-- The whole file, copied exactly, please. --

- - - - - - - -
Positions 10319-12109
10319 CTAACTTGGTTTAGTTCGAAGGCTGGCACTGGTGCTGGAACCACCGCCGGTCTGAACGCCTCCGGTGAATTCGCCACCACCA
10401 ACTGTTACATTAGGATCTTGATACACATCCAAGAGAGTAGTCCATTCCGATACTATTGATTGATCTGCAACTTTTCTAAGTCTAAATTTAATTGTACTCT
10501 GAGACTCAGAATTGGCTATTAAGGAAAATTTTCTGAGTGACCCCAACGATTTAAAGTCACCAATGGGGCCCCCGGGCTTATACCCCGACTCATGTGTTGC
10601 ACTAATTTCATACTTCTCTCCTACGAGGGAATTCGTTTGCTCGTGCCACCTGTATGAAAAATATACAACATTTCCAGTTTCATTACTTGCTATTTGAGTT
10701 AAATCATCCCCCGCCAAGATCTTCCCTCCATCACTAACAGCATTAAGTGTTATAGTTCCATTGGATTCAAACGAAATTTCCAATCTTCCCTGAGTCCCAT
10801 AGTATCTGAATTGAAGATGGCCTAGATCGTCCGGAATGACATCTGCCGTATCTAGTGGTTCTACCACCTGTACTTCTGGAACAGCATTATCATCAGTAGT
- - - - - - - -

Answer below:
Positions 10319-12109
10319 CTAACTTGGTTTAGTTCGAAGGCTGGCACTGGTGCTGGAACCACCGCCGGTCTGAACGCCTCCGGTGAATTCGCCACCACCA
10401 ACTGTTACATTAGGATCTTGATACACATCCAAGAGAGTAGTCCATTCCGATACTATTGATTGATCTGCAACTTTTCTAAGTCTAAATTTAATTGTACTCT
10501 GAGACTCAGAATTGGCTATTAAGGAAAATTTTCTGAGTGACCCCAACGATTTAAAGTCACCAATGGGGCCCCCGGGCTTATACCCCGACTCATGTGTTGC
10601 ACTAATTTCATACTTCTCTCCTACGAGGGAATTCGTTTGCTCGTGCCACCTGTATGAAAAATATACAACATTTCCAGTTTCATTACTTGCTATTTGAGTT
10701 AAATCATCCCCCGCCAAGATCTTCCCTCCATCACTAACAGCATTAAGTGTTATAGTTCCATTGGATTCAAACGAAATTTCCAATCTTCCCTGAGTCCCAT
10801 AGTATCTGAATTGAAGATGGCCTAGATCGTCCGGAATGACATCTGCCGTATCTAGTGGTTCTACCACCTGTACTTCTGGAACAGCATTATCATCAGTAGT